For photos of previous years, please see the Menu on the left.
A brief shower cooled us all at the start of another warm day. We started by traveling through the private Foxcote Estate and then onto roads which were being repaired - and so we were treated to an escort vehicle. Descending a nicely rutted trac, we soon arrived at Hidcote where the National Trust staff warmly welcomed us into the gardens for lunch.
Another hot and humid day on this outlier of the Cotswolds. A steep and rutted track gave a good Cat 3+ ramble to a lovely wooded section which then opened out at the summit where we had lunch in the earthworks of the iron-age hill fort. A gentle ride down past farmland was a welcome relief to some and the stream in the village pure bliss to overheated dogs. Thanks Andy for two great rambles.
A very picturesque ramble combining valley, lake and coast. From the outskirts of Helston we travelled along the edge of ‘The Loe’, a land-locked estuary created when a big storm threw up a massive shingle bar and which is now the largest fresh-water lake in Cornwall. On reaching the sea we turned west and followed the coast past Vellin-gluz Rocks before turning inland over fields to enjoy a cup of tea at the NT café. Many thanks Greg for coming with us and adding so much interest to the ramble, what a font of knowledge! It was great having you with us.
We set out from Bissoe Bike Hut and rambled along the Cornish Coast-to-Coast path to the Poldice Valley where we explored the remains of tin 7 copper mining and arsenic production. During our return after lunch, at about 14:15, we heard cries for help coming from the hillside above. Five of our walkers scrambled up loose scree to find out what was happening. A man, Paul Lane, had slipped while out walking his friend’s dog. He was hidden by trees and so took some finding. Paul said that there was the sound of a crack from his leg when he fell. He had tried to crawl to the track but couldn’t make it. We phoned for an ambulance which we directed to the nearest point on the track in the valley. The ambulance people then tried to work out how to get to Paul. One pair set out in their 4×4 to try to reach from above. A member of DR escorted the other pair on foot up the scree to Paul where they diagnosed a fractured leg. The ambulance people had no way of getting Paul from the hillside, 150 metres above the track. No helicopter was available due to fog at their base. Our Rescue Trailer was called for by radio and a steep and rough track was found to bring it to Paul. After transferring Paul to our trailer, the ambulance people descended and left us to bring Paul down the track. We brought Paul right up to the ambulance and they departed. Many thanks to all those helping with the rescue – and to the rest of the group waiting patiently. Paul phoned later to say that he had been released from hospital at about midnight and that it was a severe sprain rather than a break.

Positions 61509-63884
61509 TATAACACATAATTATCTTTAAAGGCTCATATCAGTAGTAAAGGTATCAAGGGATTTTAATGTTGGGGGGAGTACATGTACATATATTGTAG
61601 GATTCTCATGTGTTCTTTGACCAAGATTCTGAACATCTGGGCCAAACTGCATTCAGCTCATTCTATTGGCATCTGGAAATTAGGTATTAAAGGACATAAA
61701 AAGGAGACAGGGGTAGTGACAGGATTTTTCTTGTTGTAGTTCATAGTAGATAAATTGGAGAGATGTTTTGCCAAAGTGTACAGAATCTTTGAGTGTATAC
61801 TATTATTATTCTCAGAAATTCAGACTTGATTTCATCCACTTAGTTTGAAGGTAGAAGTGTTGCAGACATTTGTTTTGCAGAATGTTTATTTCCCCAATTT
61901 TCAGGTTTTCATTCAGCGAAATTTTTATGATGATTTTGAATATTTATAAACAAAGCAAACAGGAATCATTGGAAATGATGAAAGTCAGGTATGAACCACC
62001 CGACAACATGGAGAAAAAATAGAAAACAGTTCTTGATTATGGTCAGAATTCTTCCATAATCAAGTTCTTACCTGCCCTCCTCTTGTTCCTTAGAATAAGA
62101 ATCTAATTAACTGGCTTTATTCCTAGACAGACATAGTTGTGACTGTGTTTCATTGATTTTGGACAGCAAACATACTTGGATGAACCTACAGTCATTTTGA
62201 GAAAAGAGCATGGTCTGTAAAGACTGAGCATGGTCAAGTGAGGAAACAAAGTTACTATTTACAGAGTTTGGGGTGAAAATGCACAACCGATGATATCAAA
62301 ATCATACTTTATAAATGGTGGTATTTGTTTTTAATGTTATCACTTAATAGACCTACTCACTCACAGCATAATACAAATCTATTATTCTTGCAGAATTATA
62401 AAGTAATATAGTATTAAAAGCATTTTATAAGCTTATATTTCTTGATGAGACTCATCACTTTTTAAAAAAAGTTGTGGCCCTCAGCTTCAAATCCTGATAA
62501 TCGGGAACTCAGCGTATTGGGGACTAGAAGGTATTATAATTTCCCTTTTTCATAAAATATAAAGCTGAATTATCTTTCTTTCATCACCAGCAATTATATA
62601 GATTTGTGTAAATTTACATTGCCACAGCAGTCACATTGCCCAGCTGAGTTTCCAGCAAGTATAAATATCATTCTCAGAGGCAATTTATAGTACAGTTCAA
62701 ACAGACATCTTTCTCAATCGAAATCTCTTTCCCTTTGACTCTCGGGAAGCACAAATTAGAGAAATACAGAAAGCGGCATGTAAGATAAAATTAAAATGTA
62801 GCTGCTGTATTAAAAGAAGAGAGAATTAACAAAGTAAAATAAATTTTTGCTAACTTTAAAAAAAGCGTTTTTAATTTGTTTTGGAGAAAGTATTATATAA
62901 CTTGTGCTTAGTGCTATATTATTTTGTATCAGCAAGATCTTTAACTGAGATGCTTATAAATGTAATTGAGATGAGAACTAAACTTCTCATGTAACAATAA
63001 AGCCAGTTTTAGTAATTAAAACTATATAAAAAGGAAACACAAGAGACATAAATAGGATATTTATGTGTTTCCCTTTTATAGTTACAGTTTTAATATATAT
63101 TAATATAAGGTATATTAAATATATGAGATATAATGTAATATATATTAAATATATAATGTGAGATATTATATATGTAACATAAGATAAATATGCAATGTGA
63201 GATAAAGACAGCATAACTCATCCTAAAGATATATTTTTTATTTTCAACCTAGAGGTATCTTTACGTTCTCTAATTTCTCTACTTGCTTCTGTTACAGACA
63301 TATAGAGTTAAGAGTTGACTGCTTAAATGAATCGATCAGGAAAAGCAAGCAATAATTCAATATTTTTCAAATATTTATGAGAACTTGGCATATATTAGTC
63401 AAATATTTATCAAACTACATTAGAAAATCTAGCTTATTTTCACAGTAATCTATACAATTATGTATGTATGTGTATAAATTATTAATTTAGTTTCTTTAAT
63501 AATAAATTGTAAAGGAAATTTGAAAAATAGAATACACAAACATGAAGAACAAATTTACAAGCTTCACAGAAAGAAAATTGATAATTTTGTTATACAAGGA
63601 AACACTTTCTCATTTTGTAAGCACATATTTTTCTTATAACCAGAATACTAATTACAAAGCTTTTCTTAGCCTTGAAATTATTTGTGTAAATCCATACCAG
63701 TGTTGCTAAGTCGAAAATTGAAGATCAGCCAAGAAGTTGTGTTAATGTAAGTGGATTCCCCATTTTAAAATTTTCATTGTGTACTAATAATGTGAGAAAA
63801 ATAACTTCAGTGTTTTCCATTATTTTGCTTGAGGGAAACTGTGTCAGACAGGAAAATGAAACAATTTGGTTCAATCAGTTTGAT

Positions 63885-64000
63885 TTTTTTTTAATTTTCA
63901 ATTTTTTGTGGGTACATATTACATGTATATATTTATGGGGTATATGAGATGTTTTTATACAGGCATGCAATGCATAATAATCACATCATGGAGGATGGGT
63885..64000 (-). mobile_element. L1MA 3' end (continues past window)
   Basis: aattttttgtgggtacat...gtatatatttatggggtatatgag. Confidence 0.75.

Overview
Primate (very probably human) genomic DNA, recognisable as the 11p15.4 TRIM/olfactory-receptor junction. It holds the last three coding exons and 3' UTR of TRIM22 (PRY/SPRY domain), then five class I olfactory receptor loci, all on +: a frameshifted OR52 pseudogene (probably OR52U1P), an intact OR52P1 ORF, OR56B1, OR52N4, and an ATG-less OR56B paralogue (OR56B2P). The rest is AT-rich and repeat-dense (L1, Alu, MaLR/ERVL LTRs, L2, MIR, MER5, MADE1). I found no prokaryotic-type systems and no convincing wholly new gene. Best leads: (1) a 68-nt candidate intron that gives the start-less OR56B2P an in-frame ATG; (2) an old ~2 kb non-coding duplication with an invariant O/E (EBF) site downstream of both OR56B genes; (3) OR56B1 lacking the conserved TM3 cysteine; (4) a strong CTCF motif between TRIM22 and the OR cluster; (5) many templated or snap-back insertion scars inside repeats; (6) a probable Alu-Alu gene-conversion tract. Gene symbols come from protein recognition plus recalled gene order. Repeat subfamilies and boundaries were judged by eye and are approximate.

9/5/2016. 6 miles, Cat 1. Borough Arms, Dunsford, Bodmin along the Camel Trail to Helland Bridge for lunch on ‘The Island’ next to the C15th Pack-horse Bridge. A lovely spring day; wild flowers in bloom, birds singing, sun in the sky and a great group of ramblers. Shame about the shower on the way back but it dried up before we reached the cars. Many thanks to Alexy Van Kimmenade of the Colquite Estate for allowing access to the island.
Very April weather and a cold wind – but good solid paths and, because the leaves were not fully out, lovely views across the valleys. It was a figure-of-eight route so lunch was back at the café - where it rained. Lots of us sat it out bravely but then discovered afterwards there were tables under shelter behind the building! The best weather was in the afternoon and it got quite warm as we climbed steadily through varied woodland paths. A good start to the rambling year
The planned Ashridge ramble was glorious in summer – but then it rained all winter and the broad woodland paths turned mostly liquid. So after a last minute panic to find new ways through we ended up with a route rather better than the first. Very varied landscapes, spring foliage bursting out everywhere … and just enough mud to make things interesting. We even had the chance to use the tow ropes. It could have been a bit warmer but when the sun came out it was fine. Thanks to all you walkers – very visible in the new DR hi-viz jackets – Thanks for seeing us safely across roads, golf courses and mud baths.